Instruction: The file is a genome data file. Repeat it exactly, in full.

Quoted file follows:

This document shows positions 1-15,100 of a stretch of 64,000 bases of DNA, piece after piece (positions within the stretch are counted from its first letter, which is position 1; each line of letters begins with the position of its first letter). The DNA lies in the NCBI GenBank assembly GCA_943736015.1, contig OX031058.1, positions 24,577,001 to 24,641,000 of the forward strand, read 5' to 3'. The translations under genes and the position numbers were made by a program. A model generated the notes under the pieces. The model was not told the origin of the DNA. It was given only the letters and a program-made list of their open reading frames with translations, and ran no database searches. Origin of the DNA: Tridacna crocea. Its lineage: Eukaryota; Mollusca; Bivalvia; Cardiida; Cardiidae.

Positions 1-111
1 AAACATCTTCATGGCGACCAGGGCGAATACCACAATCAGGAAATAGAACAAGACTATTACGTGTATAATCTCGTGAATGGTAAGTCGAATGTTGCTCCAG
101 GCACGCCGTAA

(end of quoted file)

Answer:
This document shows positions 1-15,100 of a stretch of 64,000 bases of DNA, piece after piece (positions within the stretch are counted from its first letter, which is position 1; each line of letters begins with the position of its first letter). The DNA lies in the NCBI GenBank assembly GCA_943736015.1, contig OX031058.1, positions 24,577,001 to 24,641,000 of the forward strand, read 5' to 3'. The translations under genes and the position numbers were made by a program. A model generated the notes under the pieces. The model was not told the origin of the DNA. It was given only the letters and a program-made list of their open reading frames with translations, and ran no database searches. Origin of the DNA: Tridacna crocea. Its lineage: Eukaryota; Mollusca; Bivalvia; Cardiida; Cardiidae.

Positions 1-111
1 AAACATCTTCATGGCGACCAGGGCGAATACCACAATCAGGAAATAGAACAAGACTATTACGTGTATAATCTCGTGAATGGTAAGTCGAATGTTGCTCCAG
101 GCACGCCGTAA